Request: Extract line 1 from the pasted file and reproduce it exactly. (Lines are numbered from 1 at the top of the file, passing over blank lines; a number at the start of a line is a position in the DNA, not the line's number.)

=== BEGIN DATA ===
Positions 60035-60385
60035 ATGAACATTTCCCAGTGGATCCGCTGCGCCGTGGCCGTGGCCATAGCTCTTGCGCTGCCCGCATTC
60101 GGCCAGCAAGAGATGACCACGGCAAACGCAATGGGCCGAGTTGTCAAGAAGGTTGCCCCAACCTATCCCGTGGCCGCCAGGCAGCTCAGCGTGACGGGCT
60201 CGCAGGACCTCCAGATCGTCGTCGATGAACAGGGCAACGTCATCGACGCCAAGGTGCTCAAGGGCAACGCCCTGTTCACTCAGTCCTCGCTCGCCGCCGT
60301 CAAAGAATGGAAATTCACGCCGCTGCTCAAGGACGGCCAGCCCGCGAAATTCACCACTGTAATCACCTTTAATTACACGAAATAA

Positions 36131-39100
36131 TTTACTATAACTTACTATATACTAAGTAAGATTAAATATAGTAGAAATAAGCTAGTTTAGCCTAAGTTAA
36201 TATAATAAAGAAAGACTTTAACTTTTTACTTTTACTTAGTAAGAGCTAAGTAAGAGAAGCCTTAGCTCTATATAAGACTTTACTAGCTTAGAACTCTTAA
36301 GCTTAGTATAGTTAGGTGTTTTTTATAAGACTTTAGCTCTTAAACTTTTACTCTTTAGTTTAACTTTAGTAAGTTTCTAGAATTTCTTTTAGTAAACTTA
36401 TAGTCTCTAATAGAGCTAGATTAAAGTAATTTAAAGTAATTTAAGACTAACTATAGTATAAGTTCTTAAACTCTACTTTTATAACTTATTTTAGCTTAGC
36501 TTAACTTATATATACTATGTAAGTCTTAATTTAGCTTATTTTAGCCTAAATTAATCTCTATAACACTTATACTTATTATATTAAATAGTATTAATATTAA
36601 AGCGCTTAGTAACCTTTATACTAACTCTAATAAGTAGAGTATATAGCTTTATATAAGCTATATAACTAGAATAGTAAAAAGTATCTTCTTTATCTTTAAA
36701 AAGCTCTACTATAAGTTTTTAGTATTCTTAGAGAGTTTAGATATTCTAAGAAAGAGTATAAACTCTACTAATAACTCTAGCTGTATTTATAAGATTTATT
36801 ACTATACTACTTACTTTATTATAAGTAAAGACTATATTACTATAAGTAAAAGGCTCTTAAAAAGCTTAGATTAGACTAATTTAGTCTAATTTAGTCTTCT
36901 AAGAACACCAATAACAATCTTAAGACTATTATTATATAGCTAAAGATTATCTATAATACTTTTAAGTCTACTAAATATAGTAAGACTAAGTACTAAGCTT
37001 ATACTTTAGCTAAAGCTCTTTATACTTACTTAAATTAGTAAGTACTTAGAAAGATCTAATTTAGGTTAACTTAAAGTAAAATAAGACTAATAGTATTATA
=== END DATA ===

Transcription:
Positions 60035-60385